Tuesday, October 30, 2018
Hope In Deepest Grief
I've always struggled with John 11:32-44. When Jesus arrives in Bethany too late--after Lazarus had died--Mary comes to him, kneels at his feet, and exclaims, "Lord, if you had been here, my brother would not have died." It's an echo of what her sister had already exclaimed a few verses earlier. That one, repeated sentence encapsulates the challenge of believing in an all-powerful God. If God had been here...if God had intervened...if God had chosen, it didn't have to be this way. Plane crash. Cancer. Starvation. Tsunami. War. "God, if you had been here, this would not have happened," we say in our prayers as our faith in God's love collides with our belief in God's power. Because we believe in God, we believe that it didn't have to be this way.
I know in my mind that John didn't recall the story this way in order to challenge my very western understanding of God's omnipotence. The point, of course, is indeed that it doesn't have to be this way. By the end of the story, Jesus calls his friend out of the tomb. As he shows us who Jesus, the Son of God, really is, John uses the back-from-the-dead miracle to reveal that in Jesus God's power is unlimited. Healing a sick man is one thing--"Lord, if you had been here, my brother would not have died"--but bringing one back from the dead is another thing entirely. As John recalls for us, Jesus was "glad that [he] was not there [in time] so that you may believe." Another miraculous healing wouldn't prove the point that Jesus could bring life to the dead. We needed a really, actually dead body to get that truth across.
Still, there's an instrumentalism to this miracle that leaves me uncomfortable. That discomfort comes to me most profoundly when a family chooses John 11 as the gospel lesson for their loved one's burial. That lesson (John 11:21-27) backs up a little bit in order to omit the actual miracle of the resuscitation of Lazarus, but we hear Martha say, "Lord, if you had been here, my brother would not have died, yet even now I know that God will give you whatever you ask of God." As I climb into the pulpit to preach, I find myself wondering, "If Jesus had been at the bedside instead of me, instead of doctors, instead of nurses, would we be here today?" Even though the reading stops short of the miracle, Martha's words beg for it, calling it out of our collective memory. As I preach about our hope in the promised resurrection on the last day, I wonder to myself, "Do we really have to wait? Couldn't Jesus give this loved one back to her family even four days after her death?"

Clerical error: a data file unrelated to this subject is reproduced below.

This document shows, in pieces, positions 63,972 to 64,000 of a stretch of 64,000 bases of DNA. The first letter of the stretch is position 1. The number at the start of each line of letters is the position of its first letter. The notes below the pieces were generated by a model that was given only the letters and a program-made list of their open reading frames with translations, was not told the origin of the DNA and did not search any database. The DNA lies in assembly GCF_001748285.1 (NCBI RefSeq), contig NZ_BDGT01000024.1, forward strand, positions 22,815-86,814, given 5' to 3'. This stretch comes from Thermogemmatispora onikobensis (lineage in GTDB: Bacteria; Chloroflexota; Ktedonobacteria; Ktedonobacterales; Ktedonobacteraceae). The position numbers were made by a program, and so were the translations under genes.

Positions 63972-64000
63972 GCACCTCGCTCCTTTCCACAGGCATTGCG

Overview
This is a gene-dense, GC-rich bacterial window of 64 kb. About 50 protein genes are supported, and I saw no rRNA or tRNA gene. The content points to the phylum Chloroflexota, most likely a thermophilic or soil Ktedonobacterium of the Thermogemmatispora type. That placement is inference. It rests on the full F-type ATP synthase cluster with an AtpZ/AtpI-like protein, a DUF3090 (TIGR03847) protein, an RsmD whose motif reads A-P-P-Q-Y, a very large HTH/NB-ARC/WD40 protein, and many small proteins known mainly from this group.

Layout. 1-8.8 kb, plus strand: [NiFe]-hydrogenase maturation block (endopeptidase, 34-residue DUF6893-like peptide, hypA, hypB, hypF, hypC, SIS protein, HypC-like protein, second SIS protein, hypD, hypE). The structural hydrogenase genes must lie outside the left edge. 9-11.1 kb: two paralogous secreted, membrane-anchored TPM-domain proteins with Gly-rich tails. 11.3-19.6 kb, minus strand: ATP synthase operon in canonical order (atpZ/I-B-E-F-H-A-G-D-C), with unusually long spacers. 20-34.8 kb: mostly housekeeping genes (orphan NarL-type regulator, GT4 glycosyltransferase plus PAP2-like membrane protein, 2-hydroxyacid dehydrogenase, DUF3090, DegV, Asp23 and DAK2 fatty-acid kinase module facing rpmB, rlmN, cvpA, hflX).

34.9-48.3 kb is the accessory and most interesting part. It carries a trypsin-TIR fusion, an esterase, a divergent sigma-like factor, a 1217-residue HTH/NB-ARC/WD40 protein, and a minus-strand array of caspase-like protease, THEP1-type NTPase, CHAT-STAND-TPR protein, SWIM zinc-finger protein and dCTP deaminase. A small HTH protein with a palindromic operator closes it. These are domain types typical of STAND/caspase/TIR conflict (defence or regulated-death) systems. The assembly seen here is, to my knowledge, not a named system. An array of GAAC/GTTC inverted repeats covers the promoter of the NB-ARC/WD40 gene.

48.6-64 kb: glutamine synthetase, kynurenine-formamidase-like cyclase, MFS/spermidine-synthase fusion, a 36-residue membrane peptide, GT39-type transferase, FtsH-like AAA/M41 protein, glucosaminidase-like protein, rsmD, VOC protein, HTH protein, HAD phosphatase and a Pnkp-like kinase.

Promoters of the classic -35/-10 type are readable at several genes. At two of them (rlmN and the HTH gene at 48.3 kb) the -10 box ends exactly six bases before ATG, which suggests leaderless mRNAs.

Typically, I respond to this unhelpful wondering by appealing to Jesus' grief. As I think about this passage and as I preach on it at funerals, I focus on the magnitude of Jesus' loss. He, too, knew what it meant to lose a friend. Even if he could have saved Lazarus if he had gotten there earlier, even if he did know what would happen when he called him out, still Jesus knew the fullness of that loss. We, too, know that loss even though we, too, will one day be reunited with our loved one. There is comfort in knowing that the Son of God also experienced that suffering. We are not alone in that loss. God is with us in our grief.
This time, as I read John 11, something different sticks out to me. When Jesus asks them to roll away the stone and Martha responds, "Lord, already there is a stench because he has been dead four days," I find myself wondering why Martha would have reacted that way. What did the woman who proclaimed, "Even know I know that God will give you whatever you ask of God," think Jesus was doing? I wonder whether she saw it as a yet another expression of grief. Jesus couldn't get there in time. He wanted to see the body of his friend. Even though he had been dead for four days and the stench would be unbearable, Jesus needed to have a moment with his friend. I've been with people whose grief has manifested itself like that--not necessarily let's get shovels and dig up the casket but just as unreconciled and incomplete. People know that their loved one will walk through the door any minute. People swear that they hear their dead child's voice calling from the other side of the house. Martha tries to comfort Jesus, who would do the unthinkable in order to see his beloved friend again, but Jesus shows us the only way to find comfort.
No, we don't get our loved ones back in this life. No, Jesus isn't the physician attending our loved one. No, he won't come to our funeral and order that the casket be opened in order to call the dead back to life. But he weeps with us in the front row. And he, like us, knows that we cannot find comfort until we join those who have gone before us in the presence of our Creator. And that gives us hope--real hope, lasting hope.